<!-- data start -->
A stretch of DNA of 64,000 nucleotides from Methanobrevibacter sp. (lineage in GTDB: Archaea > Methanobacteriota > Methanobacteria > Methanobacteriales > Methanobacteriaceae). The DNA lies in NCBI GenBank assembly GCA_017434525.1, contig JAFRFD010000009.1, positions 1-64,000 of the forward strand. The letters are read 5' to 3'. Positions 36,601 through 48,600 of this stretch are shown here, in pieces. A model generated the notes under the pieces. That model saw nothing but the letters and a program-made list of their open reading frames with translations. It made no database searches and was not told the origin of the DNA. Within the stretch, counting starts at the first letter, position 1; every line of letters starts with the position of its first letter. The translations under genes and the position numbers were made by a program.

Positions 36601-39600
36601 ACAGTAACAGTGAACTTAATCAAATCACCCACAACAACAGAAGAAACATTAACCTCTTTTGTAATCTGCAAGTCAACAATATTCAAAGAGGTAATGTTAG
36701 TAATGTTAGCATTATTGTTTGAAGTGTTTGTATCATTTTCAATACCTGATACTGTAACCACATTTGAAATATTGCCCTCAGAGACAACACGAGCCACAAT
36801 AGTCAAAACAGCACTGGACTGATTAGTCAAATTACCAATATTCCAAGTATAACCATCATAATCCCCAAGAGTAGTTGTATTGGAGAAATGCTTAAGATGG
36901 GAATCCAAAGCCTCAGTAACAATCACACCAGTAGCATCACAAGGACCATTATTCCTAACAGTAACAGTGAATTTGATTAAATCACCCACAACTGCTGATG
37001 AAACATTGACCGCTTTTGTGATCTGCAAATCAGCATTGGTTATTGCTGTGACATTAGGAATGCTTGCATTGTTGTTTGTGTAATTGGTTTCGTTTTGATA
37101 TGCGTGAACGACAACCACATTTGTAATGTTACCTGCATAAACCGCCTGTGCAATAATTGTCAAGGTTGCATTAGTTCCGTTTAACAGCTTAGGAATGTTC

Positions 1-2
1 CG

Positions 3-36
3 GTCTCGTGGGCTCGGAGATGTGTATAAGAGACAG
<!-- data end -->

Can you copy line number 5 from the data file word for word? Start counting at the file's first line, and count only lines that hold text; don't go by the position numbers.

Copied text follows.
36801 AGTCAAAACAGCACTGGACTGATTAGTCAAATTACCAATATTCCAAGTATAACCATCATAATCCCCAAGAGTAGTTGTATTGGAGAAATGCTTAAGATGG